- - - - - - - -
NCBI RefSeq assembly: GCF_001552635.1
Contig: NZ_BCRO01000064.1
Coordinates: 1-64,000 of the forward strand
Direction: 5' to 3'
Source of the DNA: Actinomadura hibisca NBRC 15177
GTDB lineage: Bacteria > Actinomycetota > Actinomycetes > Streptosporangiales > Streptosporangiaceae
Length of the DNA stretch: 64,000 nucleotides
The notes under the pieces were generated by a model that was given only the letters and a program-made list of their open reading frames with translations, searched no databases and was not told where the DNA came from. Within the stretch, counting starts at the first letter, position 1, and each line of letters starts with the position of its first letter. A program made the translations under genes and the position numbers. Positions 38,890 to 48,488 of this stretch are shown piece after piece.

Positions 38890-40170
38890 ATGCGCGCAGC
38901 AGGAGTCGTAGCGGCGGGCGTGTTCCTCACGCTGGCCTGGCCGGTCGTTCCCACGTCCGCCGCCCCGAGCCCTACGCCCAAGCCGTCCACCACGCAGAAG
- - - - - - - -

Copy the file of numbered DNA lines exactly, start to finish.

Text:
NCBI RefSeq assembly: GCF_001552635.1
Contig: NZ_BCRO01000064.1
Coordinates: 1-64,000 of the forward strand
Direction: 5' to 3'
Source of the DNA: Actinomadura hibisca NBRC 15177
GTDB lineage: Bacteria > Actinomycetota > Actinomycetes > Streptosporangiales > Streptosporangiaceae
Length of the DNA stretch: 64,000 nucleotides
The notes under the pieces were generated by a model that was given only the letters and a program-made list of their open reading frames with translations, searched no databases and was not told where the DNA came from. Within the stretch, counting starts at the first letter, position 1, and each line of letters starts with the position of its first letter. A program made the translations under genes and the position numbers. Positions 38,890 to 48,488 of this stretch are shown piece after piece.

Positions 38890-40170
38890 ATGCGCGCAGC
38901 AGGAGTCGTAGCGGCGGGCGTGTTCCTCACGCTGGCCTGGCCGGTCGTTCCCACGTCCGCCGCCCCGAGCCCTACGCCCAAGCCGTCCACCACGCAGAAG